Rubrics for Authentic Assessment
Effective training requires a focus on Knowing, Doing and Being. For example, an engineering student will need to know about Newton’s Laws. This can be assessed in an exam. But we may want the engineer to use this knowledge to demonstrate his/her skills in determining where two cars will end up after a collision. We also require the engineer to be a person who acts professionally, ethically and who is socially and environmentally aware of the impact of their work.
Traditional assessment methods such as essays and multiple-choice exams can only assess knowledge. However, external quality agencies and industry are demanding that learners have appropriate skills and attitudes. The BQA review framework requires that rubrics are used to assess learners’ performance (Cycle 4 Review Handbook, 2019, p. 14).
Assessment of skills and attitudes requires methods that focus on performance. This type of assessment is best carried out using rubrics so that objective judgments can be made, and consistency can be achieved between the judgements of different assessors.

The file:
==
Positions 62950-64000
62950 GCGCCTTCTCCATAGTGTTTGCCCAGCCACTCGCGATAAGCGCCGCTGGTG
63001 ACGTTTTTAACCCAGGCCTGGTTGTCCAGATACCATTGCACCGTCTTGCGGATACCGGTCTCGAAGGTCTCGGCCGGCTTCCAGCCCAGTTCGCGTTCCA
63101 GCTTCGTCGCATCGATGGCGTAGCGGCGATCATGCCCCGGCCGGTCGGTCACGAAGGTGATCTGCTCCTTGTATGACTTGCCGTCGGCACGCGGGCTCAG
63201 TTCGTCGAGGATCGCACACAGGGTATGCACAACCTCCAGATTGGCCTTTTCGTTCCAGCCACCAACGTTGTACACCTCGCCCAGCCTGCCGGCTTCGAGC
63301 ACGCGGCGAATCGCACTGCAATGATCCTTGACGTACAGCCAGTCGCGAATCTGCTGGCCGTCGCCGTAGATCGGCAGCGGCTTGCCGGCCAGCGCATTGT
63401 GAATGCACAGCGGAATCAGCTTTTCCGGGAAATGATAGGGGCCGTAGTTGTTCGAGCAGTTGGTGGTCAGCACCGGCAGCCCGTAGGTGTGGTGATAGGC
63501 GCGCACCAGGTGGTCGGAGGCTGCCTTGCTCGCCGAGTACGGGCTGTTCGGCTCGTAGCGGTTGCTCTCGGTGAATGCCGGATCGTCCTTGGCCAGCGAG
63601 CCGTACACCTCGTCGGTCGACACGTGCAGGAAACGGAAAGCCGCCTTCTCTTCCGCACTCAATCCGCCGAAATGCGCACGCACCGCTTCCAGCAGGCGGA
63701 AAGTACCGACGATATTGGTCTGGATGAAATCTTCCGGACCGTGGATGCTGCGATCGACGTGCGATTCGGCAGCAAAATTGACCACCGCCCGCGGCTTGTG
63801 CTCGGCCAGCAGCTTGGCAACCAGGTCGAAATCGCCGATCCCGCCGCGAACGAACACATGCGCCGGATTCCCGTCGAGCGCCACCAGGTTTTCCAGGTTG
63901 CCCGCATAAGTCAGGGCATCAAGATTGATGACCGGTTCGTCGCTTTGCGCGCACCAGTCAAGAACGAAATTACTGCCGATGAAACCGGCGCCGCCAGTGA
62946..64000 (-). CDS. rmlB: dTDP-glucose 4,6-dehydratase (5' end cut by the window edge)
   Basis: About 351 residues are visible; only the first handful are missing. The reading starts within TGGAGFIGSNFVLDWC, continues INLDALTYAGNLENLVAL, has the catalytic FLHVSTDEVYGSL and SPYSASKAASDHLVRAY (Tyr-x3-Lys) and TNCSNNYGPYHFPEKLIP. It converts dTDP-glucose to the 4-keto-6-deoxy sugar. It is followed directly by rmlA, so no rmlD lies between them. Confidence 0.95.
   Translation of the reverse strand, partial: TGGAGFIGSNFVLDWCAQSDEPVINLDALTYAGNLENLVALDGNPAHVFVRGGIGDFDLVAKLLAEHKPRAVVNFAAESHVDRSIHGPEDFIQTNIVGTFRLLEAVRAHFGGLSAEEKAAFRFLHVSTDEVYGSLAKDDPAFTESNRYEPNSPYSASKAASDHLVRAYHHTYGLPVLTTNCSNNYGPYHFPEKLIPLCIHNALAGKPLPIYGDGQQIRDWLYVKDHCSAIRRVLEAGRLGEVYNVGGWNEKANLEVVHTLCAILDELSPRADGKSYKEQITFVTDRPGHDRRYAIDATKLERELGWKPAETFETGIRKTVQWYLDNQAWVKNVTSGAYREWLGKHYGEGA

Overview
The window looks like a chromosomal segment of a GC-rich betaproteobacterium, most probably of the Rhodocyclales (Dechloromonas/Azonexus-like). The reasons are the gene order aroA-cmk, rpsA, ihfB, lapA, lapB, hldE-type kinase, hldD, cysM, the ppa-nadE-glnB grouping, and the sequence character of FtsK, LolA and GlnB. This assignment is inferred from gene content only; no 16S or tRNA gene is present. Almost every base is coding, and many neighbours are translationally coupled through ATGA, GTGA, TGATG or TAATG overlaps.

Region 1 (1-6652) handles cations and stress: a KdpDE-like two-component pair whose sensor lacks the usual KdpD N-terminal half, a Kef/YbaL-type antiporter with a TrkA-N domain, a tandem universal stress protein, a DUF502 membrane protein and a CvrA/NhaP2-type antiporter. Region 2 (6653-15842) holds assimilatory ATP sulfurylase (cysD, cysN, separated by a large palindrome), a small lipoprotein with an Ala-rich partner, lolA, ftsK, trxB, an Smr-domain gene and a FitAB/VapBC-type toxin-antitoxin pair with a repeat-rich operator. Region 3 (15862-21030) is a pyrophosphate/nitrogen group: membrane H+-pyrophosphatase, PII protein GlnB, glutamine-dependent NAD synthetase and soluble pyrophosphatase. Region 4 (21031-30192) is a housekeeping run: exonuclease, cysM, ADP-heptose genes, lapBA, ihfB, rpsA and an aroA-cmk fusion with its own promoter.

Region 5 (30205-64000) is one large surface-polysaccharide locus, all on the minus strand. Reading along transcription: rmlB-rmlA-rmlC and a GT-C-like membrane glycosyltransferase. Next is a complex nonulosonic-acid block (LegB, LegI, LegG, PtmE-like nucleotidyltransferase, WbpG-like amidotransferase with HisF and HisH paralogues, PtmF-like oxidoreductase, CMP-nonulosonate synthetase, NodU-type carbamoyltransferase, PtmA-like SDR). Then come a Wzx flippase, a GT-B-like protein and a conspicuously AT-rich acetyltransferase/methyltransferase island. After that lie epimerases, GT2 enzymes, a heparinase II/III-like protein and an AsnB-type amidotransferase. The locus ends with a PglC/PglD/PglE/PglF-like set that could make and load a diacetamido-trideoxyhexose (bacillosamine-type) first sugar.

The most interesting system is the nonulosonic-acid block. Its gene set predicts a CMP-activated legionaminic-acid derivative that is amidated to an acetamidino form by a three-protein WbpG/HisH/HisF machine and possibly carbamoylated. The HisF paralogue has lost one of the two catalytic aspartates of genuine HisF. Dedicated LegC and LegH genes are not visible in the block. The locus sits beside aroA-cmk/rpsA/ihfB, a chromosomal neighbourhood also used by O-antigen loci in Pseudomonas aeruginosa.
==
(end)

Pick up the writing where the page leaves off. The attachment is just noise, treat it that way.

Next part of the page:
A rubric is a guide used by a facilitator for making assessment judgments about learner performance. It is also a guide for learners to show them what is expected for success. Rubrics save time, provide timely, meaningful feedback for learners, and have the potential to become an effective part of the teaching and learning process (Stevens & Levi, 2013).